Haiti’s reconstruction challenge
By Andy Bateman
The devastating earthquakes that rocked Haiti lasted for only a few
seconds, but the social and economic aftershocks will impact the
country’s future for many years to come.
The devastating earthquakes that rocked Haiti lasted for only a few seconds, but the social and economic aftershocks will impact the country’s future for many years to come.
If you’re looking for good news from Haiti, past or present, there isn’t much. Haiti is by far the poorest country in the Western Hemisphere and has a turbulent history of political unrest, corruption, occupation, deforestation, over-farming, health crises, violence, human rights abuses, as well as a series of hurricanes in 2008 which killed an estimated 800 people and caused damage totalling $900 million.
Those involved in the present earthquake relief efforts face a daunting list of issues; accessing stricken areas, finding and burying the dead, calming violent outbreaks, as well as shortages of basic medical services, food, fresh water, sanitation and power. The long list of shortages extends into the construction industry, with the dire need for heavy construction equipment and skilled operators to help with the rescue efforts and begin clearing debris. Full marks to Caterpillar, Hyundai, John Deere and other companies who responded quickly with equipment, money or both to support the relief effort.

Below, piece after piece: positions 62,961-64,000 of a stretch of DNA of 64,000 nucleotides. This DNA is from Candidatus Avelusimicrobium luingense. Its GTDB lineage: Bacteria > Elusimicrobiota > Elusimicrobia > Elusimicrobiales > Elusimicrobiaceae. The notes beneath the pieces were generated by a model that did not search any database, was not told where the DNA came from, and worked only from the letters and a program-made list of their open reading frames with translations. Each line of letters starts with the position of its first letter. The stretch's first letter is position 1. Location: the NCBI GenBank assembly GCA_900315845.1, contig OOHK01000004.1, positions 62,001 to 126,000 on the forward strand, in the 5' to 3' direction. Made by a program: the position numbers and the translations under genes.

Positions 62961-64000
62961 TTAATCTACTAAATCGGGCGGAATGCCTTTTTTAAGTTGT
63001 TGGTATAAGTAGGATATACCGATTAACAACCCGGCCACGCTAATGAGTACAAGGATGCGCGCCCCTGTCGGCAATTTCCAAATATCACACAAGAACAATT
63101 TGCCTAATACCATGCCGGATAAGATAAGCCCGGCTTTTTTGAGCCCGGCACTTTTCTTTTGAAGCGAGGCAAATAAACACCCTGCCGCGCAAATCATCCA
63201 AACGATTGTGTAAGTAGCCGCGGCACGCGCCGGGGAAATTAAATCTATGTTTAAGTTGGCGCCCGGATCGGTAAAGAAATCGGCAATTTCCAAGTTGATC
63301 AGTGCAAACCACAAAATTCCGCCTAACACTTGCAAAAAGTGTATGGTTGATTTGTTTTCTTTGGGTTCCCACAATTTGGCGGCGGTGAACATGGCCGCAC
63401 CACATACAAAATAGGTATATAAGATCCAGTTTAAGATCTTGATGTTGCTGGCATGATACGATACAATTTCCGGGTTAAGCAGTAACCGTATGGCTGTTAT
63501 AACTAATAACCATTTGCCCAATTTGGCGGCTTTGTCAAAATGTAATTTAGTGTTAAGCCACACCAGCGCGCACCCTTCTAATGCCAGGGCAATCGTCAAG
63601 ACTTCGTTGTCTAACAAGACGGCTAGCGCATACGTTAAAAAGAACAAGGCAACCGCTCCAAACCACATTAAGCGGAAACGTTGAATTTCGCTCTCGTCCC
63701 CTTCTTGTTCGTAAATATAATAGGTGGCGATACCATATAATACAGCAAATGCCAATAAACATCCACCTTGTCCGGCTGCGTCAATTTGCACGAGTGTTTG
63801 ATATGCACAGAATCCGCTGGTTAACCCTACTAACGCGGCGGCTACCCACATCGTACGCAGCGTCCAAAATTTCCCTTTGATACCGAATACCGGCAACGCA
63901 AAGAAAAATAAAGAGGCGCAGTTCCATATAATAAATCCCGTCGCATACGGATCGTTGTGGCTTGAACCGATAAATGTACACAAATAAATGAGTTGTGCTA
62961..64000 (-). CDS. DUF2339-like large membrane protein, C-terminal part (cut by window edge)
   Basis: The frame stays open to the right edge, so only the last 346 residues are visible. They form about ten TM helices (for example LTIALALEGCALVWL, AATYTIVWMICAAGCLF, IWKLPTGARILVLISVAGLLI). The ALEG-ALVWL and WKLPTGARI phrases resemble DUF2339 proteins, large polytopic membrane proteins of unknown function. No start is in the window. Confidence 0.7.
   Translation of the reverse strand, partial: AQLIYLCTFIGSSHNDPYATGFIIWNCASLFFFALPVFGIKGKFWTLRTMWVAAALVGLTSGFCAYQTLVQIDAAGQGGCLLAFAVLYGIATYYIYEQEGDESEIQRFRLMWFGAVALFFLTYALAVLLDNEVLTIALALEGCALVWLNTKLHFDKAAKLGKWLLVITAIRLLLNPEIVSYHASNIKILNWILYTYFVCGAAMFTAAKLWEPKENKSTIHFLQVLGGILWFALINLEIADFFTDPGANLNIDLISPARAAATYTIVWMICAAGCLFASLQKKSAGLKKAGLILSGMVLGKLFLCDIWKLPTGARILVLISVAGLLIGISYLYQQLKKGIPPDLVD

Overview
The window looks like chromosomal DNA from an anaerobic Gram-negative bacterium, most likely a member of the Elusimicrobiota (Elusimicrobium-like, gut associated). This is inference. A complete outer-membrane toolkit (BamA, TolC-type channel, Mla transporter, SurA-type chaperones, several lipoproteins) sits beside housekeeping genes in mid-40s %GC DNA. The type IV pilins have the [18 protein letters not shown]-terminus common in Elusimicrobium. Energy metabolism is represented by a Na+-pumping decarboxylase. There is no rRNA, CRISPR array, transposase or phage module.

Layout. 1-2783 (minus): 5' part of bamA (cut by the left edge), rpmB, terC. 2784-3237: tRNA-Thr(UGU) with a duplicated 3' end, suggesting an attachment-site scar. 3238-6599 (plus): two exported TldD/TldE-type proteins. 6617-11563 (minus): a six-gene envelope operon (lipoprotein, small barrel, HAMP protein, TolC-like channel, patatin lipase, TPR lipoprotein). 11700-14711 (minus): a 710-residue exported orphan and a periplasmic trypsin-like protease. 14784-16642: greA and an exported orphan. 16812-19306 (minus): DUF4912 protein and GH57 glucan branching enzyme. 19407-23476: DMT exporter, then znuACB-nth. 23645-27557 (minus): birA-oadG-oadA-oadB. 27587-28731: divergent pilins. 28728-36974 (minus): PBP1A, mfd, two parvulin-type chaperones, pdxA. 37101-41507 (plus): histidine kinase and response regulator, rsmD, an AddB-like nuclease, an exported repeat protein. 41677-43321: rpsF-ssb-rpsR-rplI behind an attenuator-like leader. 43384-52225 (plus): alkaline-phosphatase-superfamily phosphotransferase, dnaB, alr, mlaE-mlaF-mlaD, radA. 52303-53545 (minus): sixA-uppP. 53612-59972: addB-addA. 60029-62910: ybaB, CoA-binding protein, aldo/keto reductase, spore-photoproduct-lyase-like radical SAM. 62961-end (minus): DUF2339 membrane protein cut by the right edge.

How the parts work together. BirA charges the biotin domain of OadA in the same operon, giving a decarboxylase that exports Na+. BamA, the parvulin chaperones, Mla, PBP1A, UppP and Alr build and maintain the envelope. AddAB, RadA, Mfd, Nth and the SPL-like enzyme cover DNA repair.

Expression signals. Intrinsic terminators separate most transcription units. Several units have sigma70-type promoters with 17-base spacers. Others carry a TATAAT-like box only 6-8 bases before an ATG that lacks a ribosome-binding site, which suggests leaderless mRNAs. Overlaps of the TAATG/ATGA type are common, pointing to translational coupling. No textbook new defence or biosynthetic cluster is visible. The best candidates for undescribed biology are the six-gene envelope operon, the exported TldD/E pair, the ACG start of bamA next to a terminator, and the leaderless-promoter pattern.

But what happens in the coming weeks and months?
On Jan. 25, Canada hosted a meeting of foreign ministers to focus on Haiti’s needs in the wake of the earthquake. Foreign Minister Lawrence Cannon said the Montreal meeting would “reassess the Haitian situation and seek to ensure that the U.N. mission can focus international efforts both on current challenges and long-term stabilization and Haitian reconstruction.”
Here in Canada, infrastructure funding has been a central feature of recent government policy to boost the economy and create jobs during the economic downturn. Our infrastructure problems pale into insignificance compared to Haiti, although there are many more questions than answers when it comes to a viable Haitian infrastructure renewal program. However, even a glimmer of a brighter future has to be worth the effort, given Haiti’s troubled past and calamitous present. The only way to go from here is up.